New trade union targets overworked junior lawyers
Legal Sector Workers United wants trainees and pupils to help fight oppression and inequality
Junior lawyers of the world, unite: a new trade union branch for legal sector workers has been launched and wants solicitors and barristers in training to sign up.
Legal Sector Workers United (LSWU) says that it aims to bring interns, trainee solicitors and pupil barristers into a workers’ alliance with support staff such as cleaners and security guards.
The new organisation was launched yesterday by trade union United Voices of the World (UVW). It has been representing Ministry of Justice cleaners locked in a wage dispute with the outsourcing firm that employs them, but is now trying to bring legally qualified workers into the fold.
UVW says that the legal sector is in “dire need of greater unity” to improve working conditions, adding that “strategic action is required to reduce exploitation and oppression”.
LWSU is open to anyone working in the legal sector, including practising solicitors and barristers. The only proviso is that members can’t have “the power to hire or fire“, so there’s no risk of running into the managing partner on the picket line.
The union says that the legal sector is “riddled with poverty pay and huge wage inequality”, pointing out that “paralegals often do not even earn the real London Living Wage of £10.55 per hour, yet equity partners in the same firms can take home over £2 million per year”.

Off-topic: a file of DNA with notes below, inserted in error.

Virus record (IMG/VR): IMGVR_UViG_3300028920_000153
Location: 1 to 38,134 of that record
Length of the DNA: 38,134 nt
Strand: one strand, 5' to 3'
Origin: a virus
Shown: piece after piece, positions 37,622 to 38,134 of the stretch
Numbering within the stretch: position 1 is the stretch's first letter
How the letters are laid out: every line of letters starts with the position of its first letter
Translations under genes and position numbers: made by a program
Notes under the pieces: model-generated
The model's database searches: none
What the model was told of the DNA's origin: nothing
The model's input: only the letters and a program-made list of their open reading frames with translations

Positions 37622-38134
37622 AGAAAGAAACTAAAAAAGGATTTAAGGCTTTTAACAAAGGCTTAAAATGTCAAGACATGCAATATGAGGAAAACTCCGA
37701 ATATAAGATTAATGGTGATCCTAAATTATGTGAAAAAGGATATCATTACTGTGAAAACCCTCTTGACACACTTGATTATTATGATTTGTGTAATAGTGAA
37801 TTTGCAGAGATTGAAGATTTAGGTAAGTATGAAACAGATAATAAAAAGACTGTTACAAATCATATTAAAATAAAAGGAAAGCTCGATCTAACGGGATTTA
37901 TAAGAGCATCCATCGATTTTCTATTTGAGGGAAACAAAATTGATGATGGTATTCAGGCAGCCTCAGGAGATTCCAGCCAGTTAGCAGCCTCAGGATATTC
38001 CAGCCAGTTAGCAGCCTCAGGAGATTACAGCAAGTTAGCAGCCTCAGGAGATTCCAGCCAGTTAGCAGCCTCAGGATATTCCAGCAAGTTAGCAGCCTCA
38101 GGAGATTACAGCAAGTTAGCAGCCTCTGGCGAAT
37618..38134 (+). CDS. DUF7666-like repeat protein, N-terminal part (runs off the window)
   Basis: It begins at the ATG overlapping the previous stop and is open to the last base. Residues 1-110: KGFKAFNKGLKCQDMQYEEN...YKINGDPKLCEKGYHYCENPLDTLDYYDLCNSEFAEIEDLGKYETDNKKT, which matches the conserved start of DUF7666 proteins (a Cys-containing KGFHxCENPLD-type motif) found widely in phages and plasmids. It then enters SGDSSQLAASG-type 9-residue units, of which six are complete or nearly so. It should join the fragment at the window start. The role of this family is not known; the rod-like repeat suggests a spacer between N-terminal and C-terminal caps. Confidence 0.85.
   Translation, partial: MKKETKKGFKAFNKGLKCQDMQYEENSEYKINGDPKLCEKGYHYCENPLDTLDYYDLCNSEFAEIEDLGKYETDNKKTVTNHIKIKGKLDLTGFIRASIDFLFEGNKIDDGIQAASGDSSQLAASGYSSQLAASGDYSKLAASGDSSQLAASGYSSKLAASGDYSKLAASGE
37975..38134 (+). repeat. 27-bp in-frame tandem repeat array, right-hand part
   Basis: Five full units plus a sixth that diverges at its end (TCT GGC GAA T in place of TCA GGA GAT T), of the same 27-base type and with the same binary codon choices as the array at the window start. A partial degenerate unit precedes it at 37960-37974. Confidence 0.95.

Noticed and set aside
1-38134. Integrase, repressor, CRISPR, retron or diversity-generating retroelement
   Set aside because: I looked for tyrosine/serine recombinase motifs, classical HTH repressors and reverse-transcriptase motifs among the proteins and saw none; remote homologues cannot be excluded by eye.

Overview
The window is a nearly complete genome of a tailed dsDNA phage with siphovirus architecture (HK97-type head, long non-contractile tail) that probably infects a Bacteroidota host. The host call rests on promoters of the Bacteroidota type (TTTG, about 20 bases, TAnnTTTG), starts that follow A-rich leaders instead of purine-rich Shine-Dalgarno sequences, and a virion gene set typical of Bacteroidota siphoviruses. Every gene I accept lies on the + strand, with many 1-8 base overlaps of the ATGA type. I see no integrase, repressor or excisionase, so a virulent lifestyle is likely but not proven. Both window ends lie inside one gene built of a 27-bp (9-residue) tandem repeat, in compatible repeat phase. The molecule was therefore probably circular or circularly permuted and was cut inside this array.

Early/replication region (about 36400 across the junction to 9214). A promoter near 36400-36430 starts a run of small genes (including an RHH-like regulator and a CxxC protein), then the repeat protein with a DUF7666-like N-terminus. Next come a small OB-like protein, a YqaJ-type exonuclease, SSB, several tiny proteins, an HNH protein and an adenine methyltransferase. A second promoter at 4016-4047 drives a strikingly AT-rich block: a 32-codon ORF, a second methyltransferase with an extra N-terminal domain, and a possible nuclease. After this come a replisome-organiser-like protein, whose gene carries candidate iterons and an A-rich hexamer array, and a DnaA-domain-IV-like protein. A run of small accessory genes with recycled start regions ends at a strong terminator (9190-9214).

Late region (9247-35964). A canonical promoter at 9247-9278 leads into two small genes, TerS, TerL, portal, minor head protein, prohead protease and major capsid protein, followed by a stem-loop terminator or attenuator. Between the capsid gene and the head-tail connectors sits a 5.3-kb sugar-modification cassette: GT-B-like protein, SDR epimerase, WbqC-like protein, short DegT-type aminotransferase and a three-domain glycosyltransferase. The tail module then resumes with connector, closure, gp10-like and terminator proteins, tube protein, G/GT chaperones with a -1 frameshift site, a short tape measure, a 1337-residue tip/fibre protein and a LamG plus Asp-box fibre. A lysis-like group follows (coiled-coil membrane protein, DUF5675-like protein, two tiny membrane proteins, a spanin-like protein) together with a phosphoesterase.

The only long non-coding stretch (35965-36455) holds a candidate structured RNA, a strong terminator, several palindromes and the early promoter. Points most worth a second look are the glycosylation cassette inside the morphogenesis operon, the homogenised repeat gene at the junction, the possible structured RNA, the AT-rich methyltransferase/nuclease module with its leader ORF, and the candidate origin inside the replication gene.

In a pitch to overworked trainees — like those we exclusively revealed were asked by their firm to pull an all-nighter or have a damn good reason why not — the new grouping says that “junior legal workers are subject to enormous pressure from multiple sources. Too often this results in high workloads, low salaries and inadequate support”.
LSWU also has its eye on the notoriously underpaid junior criminal bar. It cites the £46.50 flat fee sometimes paid for a day in court — which works out as less than the going rate for flipping burgers at Maccy Ds.
Lucie Wibberley, a criminal defence barrister at Garden Court Chambers, said that LSWU “signifies a turning point in the politics of legal provision and a step towards a brighter future”. Veteran silks John Hendy and Michael Mansfield are also backing the new organisation.